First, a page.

I had come to Christ, but I hadn’t entirely turned my life over to him – I believed that  I was still in control. Terry and I decided it was time to start a family, but we found out that this was not medically possible. While we were good in vitro fertilization candidates, we were not going to have children naturally (we still have the video to prove it ☺). We considered this option along with the possibility of adopting. This was a critical moment in my walk as I acknowledged that Christ was in control and he would work this out in his time and in his way. We prayed, got a dog, bought some white furniture, and waited to hear from God. About three months later, Terry called me at work to inform me that she was pregnant … with twins. No drugs or medical procedures, just a miracle from God (later affirmed by the doctor who delivered the twins via cesarean section). This was also the first time I felt the strong presence of the Holy Spirit. I recall lying in bed, freaking out at the prospect of having twins and a family to support when a wave of calm washed over me and I instantly knew everything would be ok. God is good and would care for me and my family. Lightning would strike two and a half years later when God would bless us with our third child. 

Over these last 20 years at Peace, my faith and reliance on Christ has continued to grow. I wish I could say this at a steady pace, but as a new Christian, I often struggled with the question of why God would choose a sinner like me, and today I still wrestle daily with my old nature. 1 John 1:9 tells us “If we confess our sins, he is faithful and just and will forgive  us our sins and purify us from all unrighteousness.” I am a sinner, I do a lot of confessing,  and he is faithful and just. My favorite scripture is Matthew 22:37-38 – Jesus replied: “Love the Lord your God with all your heart and with all your soul and with all your mind. This is the first and greatest commandment. And the second is like it: Love your neighbor as  yourself.” While I don’t keep this perfectly, God has been calling me to love those around me more – from the righteous to the unrighteous, from the pastor to the guy that delivers the mail at work. I am humbled and honored at being nominated for the office of deacon and look forward to the opportunity to love God and my neighbor through service to him,  Christ’s body, and the community at large.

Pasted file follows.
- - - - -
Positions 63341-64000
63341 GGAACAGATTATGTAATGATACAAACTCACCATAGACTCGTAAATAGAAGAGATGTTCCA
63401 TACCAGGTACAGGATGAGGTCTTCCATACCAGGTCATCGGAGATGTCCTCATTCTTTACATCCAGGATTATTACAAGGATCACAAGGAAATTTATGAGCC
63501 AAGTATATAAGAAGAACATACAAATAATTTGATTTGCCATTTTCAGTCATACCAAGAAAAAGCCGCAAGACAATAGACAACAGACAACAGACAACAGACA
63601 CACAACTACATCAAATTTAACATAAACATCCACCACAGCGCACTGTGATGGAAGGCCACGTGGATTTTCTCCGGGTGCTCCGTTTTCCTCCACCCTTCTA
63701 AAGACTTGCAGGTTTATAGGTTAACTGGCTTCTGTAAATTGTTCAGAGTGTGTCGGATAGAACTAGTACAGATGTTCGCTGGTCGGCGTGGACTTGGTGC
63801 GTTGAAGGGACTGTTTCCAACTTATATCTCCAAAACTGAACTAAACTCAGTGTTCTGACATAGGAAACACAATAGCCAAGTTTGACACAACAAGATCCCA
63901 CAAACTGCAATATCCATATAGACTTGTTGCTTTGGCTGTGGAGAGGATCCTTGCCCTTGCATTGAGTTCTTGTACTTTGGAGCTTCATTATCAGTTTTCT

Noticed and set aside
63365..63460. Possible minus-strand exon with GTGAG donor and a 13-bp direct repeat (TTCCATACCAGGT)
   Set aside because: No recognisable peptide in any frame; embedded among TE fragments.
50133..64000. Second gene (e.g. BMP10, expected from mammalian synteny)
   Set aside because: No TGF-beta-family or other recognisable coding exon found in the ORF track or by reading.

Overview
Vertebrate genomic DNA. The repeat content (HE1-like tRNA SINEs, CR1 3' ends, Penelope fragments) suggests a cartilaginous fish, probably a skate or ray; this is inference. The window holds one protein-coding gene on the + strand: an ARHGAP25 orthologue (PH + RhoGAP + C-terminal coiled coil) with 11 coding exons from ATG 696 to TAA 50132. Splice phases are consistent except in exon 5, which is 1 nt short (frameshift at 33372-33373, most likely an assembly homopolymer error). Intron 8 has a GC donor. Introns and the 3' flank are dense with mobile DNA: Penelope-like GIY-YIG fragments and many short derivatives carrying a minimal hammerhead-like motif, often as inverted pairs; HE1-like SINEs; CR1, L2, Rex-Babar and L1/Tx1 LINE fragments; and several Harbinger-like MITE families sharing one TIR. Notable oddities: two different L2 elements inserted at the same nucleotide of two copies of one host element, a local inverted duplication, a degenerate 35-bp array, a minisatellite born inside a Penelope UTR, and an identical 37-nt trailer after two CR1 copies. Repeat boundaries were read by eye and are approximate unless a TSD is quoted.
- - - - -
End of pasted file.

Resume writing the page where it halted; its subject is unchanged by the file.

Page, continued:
Deacon Candidate - Bruce Innes
Returning Deacon

It is my privilege to be able to testify to the wondrous grace of God in my life.  I am much more aware of that grace at this point in my life than when I became a Christian, and I can see more clearly the path along which 
God drew me to Himself.

I was not raised in a Christian family; though I would say that I was raised by hard-working, morally conservative parents.  I attended church as a young teen primarily because my friends were there, and I enjoyed singing in the youth choir.  These were also some of my roughest years in that I went through a period of doing things to try to please myself and my friends: shoplifting, cursing, fighting.  I put up a good front around adults and was always considered an "all-American" boy.

I looked back a few years later and realized that I had lost the desire to use profanity, shoplift, or fight.  Years later, I could see how God had been at work in my life, and I have been grateful to Him for His grace in protecting me and others from the consequences of some of my wayward activities and thoughts.